No. They do not have equal status. The small farmer will now be at the mercy of the private purchaser, as Agricultural Produce Marketing Committe (APMC) mandis are being done away with. Traders, on behalf of Corporates will form cartels, forcing a fait accompli on the farmers.
In case of dispute, the machinery proposed under the new law is so bureaucratic that it will ruin the farmers. So, at no stage is there any relief for the farmers proposed under these Anti-Farmer Laws. Besides, with corporates entering the farmers market, they are likely to procure the farmers produce at dead cheap prices.
The APMC Mandis are being dismantled, which are the only regulated markets available to the farmers to sell their produce, without creating markets in large villages and small towns that will be accessible to the farmers.
Secondly, the Minimum Support Price (MSP) regime will be eliminated progressively. Prime Minister Modi claimed he will double the income of the farmers by 2022. How will this be achieved now, by eliminating MSP?
Thirdly, the public procurement system will also be done away with, eventually. The Food Corporation of India (FCI) buffer stocks of foodgrains will be seriously jeopardised, threatening food security. This will have a serious bearing on the National Food Security architecture that was painstakingly put in place by Sonia Gandhi in 2013, aiming to provide subsidized foodgrains to two-thirds of the 1.3 billion Indians.
Fourthly, the protagonists of the new Farm Laws argue why did not the previous Congress government accord statutory status to MSP, while voicing the demand now?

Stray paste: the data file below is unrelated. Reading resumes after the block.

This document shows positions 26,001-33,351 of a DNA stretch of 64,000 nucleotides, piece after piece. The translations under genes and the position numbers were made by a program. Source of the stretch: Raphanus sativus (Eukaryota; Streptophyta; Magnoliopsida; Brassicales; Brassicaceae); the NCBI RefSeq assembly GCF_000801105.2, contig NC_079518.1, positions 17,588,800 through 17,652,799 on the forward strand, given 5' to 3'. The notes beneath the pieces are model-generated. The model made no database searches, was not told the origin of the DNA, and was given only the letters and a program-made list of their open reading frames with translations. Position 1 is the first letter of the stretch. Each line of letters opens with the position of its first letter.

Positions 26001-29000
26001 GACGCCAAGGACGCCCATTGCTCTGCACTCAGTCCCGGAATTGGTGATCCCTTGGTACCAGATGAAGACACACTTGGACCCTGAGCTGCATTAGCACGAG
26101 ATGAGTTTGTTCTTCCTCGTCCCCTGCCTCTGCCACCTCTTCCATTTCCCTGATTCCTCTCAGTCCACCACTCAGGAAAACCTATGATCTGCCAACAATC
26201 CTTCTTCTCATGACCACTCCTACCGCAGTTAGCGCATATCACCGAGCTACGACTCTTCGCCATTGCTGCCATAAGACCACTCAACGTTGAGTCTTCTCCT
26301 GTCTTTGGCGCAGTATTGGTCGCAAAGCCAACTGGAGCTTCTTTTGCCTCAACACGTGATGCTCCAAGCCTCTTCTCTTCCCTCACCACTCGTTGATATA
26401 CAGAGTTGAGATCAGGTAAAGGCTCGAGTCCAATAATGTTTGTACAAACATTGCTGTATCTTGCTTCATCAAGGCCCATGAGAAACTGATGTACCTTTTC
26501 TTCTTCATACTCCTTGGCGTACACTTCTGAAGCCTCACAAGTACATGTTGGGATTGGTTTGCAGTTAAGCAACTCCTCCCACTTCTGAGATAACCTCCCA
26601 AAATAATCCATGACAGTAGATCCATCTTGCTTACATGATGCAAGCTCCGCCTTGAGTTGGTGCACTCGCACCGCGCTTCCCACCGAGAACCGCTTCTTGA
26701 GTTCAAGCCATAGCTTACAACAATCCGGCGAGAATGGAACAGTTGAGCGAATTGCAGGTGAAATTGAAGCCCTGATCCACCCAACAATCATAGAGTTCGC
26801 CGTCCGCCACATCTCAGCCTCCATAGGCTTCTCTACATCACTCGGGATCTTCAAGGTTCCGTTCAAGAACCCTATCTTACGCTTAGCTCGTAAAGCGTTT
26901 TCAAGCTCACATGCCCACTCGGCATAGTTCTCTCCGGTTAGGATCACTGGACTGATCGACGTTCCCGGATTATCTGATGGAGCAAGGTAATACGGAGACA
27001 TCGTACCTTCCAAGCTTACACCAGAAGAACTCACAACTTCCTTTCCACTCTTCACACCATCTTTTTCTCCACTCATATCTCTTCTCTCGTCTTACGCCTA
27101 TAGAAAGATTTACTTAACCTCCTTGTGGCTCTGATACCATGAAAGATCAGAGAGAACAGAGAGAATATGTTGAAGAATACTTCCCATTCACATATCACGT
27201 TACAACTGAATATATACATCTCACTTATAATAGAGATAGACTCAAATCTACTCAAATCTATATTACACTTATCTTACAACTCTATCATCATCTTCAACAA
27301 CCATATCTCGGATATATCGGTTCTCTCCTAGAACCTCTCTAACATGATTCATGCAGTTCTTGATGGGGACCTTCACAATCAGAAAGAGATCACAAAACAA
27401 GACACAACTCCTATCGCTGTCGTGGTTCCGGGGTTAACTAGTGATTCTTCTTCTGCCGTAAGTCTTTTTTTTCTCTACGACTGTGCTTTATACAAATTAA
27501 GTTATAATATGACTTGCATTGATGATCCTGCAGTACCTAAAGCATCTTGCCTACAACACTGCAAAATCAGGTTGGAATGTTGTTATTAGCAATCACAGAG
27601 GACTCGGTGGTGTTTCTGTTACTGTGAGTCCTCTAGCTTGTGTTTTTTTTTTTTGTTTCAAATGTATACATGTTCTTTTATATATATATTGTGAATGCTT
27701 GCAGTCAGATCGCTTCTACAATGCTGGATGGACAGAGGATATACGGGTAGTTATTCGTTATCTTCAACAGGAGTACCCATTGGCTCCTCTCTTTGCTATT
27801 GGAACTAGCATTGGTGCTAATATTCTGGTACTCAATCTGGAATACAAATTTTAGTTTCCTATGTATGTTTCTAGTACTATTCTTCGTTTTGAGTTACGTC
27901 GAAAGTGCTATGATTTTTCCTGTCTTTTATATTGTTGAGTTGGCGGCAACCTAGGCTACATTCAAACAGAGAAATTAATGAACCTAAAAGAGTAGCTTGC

Fact of the matter is that earlier on, bulk of the procurement was made for Public Distribution System (PDS); now that the government is showing signs of withdrawal from public procurement and paving the way for corporates, there is a growing demand for such statutory status for MSP. There should be a minimum floor price for purchasing foodgrains from the farmers.
Fifthly a misconception created by Prime Minister Narendra Modi declaration is that the three Farms Laws are pro-Farmers.
The moot question is if that were really so, why then are the farmers out on the roads to protest? How come, the Modi Government could not convince its own ally, the Shiromani Akali Dal, whose leader Harsimrat Kaur Badal quit?
Yet another tried, tested and trusted trick of the BJP is to blame anything and everything on the Congress, even after being in office for six years. Elected to power for the second term in a row, the Modi government cannot blame it on the Opposition Congress.